QM/MM Best Practice Workshop webinar: Towards chemical accuracy in QM/MM modelling of enzyme catalytic mechanisms and protein-ligand binding (2020-12-14)

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This is the fifth webinar in the BioExcel Virtual Workshop on Best Practices in QM/MM Simulation of Biomolecular Systems.

Title: Towards chemical accuracy in QM/MM modelling of enzyme catalytic mechanisms and protein-ligand binding

Speaker: Prof. Adrian Mulholland

Monday 14 December, 2020
15:00 CET



This presentation will cover practical aspects of combined quantum mechanics/molecular mechanics (QM/MM) calculations and their application to biomolecular systems [1,2,42,49,50].

QM/MM methods are now well established in computational biochemistry and enzymology [1,2]. Early applications included reactions in enzymes [3-10] and DNA [11]. QM/MM barriers were found to correlate with experimental rate constants for alternative substrates in para-hydroxybenzoate hydroxylase [6] and phenol hydroxylase [7], showing the QM/MM approach to be predictive for modelling enzyme catalysed reactions. QM/MM methods have demonstrated their value in revealing mechanisms of enzyme catalysis [1-10, 12-14], predicting reactivity of covalent inhibitors [15-17]; analysing effects of conformation [13, 13, 18-21], dynamics [22] and quantum tunnelling [23,24] in catalysis ; identifying novel catalytic interactions [6,7,25] analysing determinants of specificity in drug metabolism [26-29] and causes of drug resistance [30].

QM/MM simulations can be used as computational ‘assays’ of enzyme activity [31], e.g. distinguishing between beta-lactamases that can effectively hydrolyse carbapenem antibiotics from those that cannot [32]. QM/MM simulations also reproduce their susceptibility to inhibitors such as clavulanate [33]. QM/MM of Class D beta-lactamases reveal the molecular basis of differences in activity against cephalosporin antibiotics, showing that subtle changes in the active site account for experimentally observed differences in activity between OXA-48 and OXA-163 enzymes [34]. Recent QM/MM applications include modelling mechanisms of covalent inhibition of the SARS-CoV-2 main protease and suggesting modifications to tune reversibility [35].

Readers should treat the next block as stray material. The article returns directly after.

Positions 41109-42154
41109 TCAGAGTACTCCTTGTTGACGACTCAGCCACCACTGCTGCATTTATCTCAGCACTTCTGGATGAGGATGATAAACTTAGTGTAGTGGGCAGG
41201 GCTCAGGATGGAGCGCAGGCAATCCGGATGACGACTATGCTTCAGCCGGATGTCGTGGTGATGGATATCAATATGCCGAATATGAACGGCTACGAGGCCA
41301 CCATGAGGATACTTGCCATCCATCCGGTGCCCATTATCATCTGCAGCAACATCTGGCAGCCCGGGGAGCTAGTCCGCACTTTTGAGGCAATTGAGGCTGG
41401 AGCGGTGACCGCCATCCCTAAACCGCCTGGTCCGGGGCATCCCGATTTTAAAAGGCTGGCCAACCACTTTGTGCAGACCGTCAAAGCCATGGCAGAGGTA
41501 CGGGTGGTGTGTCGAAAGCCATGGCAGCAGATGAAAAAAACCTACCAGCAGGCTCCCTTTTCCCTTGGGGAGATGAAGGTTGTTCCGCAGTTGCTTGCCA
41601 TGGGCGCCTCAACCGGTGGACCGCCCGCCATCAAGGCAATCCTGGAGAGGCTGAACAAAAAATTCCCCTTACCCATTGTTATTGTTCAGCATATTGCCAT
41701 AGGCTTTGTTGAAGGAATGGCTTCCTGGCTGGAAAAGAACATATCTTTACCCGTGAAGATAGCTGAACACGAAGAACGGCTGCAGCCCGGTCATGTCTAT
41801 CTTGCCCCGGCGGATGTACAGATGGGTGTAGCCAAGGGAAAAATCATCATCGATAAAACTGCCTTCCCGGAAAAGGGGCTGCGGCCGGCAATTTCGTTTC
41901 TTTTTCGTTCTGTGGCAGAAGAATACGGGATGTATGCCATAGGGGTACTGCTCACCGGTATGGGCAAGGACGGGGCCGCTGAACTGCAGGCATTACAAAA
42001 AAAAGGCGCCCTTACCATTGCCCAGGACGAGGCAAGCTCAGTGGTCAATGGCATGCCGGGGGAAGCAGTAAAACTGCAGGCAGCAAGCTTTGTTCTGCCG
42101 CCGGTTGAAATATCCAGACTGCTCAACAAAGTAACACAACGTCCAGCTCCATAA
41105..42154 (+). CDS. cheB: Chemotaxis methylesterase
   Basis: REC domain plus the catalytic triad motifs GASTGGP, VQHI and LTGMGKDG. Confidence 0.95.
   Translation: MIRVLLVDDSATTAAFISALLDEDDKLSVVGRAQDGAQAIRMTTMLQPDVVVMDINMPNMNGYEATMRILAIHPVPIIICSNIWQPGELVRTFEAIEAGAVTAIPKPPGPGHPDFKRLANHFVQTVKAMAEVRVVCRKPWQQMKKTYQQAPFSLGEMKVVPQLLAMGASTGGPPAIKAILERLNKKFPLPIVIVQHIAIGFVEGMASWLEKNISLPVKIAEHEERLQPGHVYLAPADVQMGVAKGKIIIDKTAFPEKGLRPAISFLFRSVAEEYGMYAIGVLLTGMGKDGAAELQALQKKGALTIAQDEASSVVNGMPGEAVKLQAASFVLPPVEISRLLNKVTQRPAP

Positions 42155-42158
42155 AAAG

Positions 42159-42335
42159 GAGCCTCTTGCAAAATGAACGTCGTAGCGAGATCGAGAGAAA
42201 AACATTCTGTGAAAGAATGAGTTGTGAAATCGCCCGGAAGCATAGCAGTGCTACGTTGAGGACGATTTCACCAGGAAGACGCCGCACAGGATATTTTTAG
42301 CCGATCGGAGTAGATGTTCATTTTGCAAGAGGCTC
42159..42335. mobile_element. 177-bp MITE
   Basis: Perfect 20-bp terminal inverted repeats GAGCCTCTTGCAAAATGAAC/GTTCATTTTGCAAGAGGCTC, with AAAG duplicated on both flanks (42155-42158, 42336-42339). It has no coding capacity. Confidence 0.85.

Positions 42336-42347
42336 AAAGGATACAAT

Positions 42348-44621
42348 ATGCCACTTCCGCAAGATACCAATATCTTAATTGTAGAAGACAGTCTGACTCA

High level ab initio quantum chemical methods can be applied in QM/MM calculations and can give barriers to enzyme-catalysed reactions with ‘chemical accuracy’ (~1kcal/mol, 4 kJ/mol) [36-39]. At this level of accuracy, reliable predictions can be made about the mechanisms of enzyme-catalysed reactions [40]. The excellent agreement with experiment shows the applicability of transition state theory for enzyme-catalysed reactions [40].

Projector-based embedding provides a practical approach to high level ab initio QM/MM calculations, rigorously embedding an ab initio region within a larger region treated by density functional theory (DFT) [41]. This removes uncertainty in reaction barriers and energies by removing dependence on the DFT functional [42], including for metalloenzymes [43]. Different types of application require different levels of treatment, which can be effectively combined in multiscale models to tackle a range of time- and length-scales, e.g. to study drug metabolism by cytochrome P450 enzymes [44], combining coarse-grained and atomistic molecular dynamics simulations, and QM/MM methods.

Multiscale simulation schemes also now allow QM/MM methods to be applied to free energy simulations to study e.g. protein-ligand binding [45]. This approach allows the difference between a QM and a MM description of a ligand to be quantified, e.g. to calculate the contribution of changes in electronic polarization to binding affinity [46] and also to test the consistency of different QM and MM methods [47]. Such QM/MM free energy calculations, combined with metadynamics simulations, reveal changes in electronic polarization of a ligand (ibrutinib) as it binds to/dissociates from its protein target, showing limitations of MM forcefields for predicting binding kinetics [48].


Prof. Adrian Mulholland
University of Bristol